Novelist Martin Amis on Terror and Islamists
Nov. 6, 2006 issue - Martin Amis has always courted controversy. From dramatic feuds with fellow writers Christopher Hitchens and Julian Barnes to his stormy relationship with his father, Kingsley, the 57-year-old Amis has been vilified as much as he's been celebrated. While working on his latest book, "House of Meetings," about life in the Soviet gulags, he's also been writing on controversial subjects like Islamism, terrorism and the war against it, as well as what he believes is a decline of morals in a post 9/11 world. NEWSWEEK's Silvia Spring spoke to Amis last week. Excerpts:
Spring: You recently wrote a fictional story about Muhammad Atta's last day on Earth. What drew you to him as a character?
Amis: His face, so rich and malevolent that it haunted me.
In the story you describe jihad as the most charismatic idea of Atta's generation. Do you really believe this?
It's self-evidently true. You're always onto a winner if you can persuade people they can be righteous and violent at the same time. Nothing beats that. Officially sanctioned violence is unimprovable. And with this paradise which they've stirred into the mix—whereby with an act of mass murder, you gain the keys—you've got a very attractive idea. Also, it gives the "nobody" a chance to play a decisive role in world history, and there are lots of people who are going to be drooling at the thought of that.
So you think that's what motivates terrorists?
I'm sure. I say in the story [that Atta] was in it for the killing, and I think that's another underestimated consideration: killing people is obviously terrific fun. It's a crude expression of power to kill people, and it's arousing.
Have the actions of the West led to increased terror?
The great danger of terrorism is not what it inflicts. Even September 11 was absorbable. It's what it provokes. You goad the enemy into doing something against its interests.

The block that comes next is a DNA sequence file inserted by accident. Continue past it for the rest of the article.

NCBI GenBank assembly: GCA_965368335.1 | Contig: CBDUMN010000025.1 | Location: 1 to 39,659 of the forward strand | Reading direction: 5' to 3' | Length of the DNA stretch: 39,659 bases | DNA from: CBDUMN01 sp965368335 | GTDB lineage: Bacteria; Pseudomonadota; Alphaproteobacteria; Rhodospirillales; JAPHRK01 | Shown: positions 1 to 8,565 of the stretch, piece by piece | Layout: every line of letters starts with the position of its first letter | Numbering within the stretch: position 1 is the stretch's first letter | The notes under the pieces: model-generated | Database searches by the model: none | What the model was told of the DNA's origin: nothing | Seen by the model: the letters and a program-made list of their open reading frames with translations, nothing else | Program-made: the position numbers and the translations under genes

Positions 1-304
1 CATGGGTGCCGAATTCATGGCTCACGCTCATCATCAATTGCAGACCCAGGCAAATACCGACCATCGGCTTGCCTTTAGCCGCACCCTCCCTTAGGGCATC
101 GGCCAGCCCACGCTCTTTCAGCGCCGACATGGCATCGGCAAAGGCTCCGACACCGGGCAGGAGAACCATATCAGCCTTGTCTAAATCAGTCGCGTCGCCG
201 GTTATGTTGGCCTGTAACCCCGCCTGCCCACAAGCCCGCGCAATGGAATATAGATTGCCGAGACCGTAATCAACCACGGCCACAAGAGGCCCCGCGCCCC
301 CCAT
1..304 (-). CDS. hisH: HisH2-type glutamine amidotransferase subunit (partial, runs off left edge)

Osama bin Laden always thought the West would tie itself down in an Islamic country, but he assumed that country would be Afghanistan. Now, with Iraq, we seem to have lost on both fronts. With incredible thoroughness, we're playing into their hands.
You've written that Western ideology is to blame for weakening the West in the war on terror. How?
Because moral relativism is so far advanced that we don't believe we can be right about anything. It just hasn't been accepted in the consciousness of the West that we have a fight with irrationality on our hands. Everyone's casting about, saying, "Why are they doing this?" And gooey-eyed newscasters on CNN say, "Why? Why this anger?" Paul Berman, the author of "Terror and Liberalism," calls this tendency "rationalist naďveté." [Terrorists] rejected reason. This is what Hitler did, and it's what Lenin did. They want to believe anything is possible, and they're not constrained by the laws of logic. This, plus the death-cult element, gives any movement a huge surge of energy.
But the West goes on. I'm talking about a certain strata of opinion that is dying for American failure in Iraq because they hate George Bush. They're dying for failure, but they're also attributing reason to the enemy, saying, "What terrible historic wrongs have we committed to bring this down on ourselves?" And they haven't made the leap to seeing that it isn't a matter of reason. It's a psychopathology. Their war is against God's enemies and it's meant to last for eternity, and how rational an undertaking is that? Yet people won't make that leap because it feels racist to them.
Where do you draw the line between Islam and Islamism?
Violence. Any violence against civilians is absolutely intolerable. [And] there is a huge moral difference between trying to kill civilians and trying not to kill civilians. When an American soldier kills an Iraqi civilian on purpose, he faces the death penalty. There's no equivalent mechanism among the enemy. [They have] celebrations throughout the land when a good number of civilians have been killed.
Are there any parallels to be drawn between your new novel, "House of Meetings," which takes place in Soviet slave camps, and the issues you have explored in Islamism?
Terror as a tactic [or] as a policy is the same everywhere and in all times, and it always has to do with desperate insecurity about your legitimacy. It's a hysterical response to historical reality. And it's always self-defeating. Nothing achieved by terror ever lasts.
Can you explain your concept of the "Age of Horrorism"?
Horrorism is a reference to the disgusting experiments and cruelty taking place in Iraq now, where you not only kill someone but you torture them with power tools beforehand. Videoed beheadings are part of daily life now. It's a moral crash—an embrace of the most grisly possible violence.
© 2006 Newsweek, Inc.
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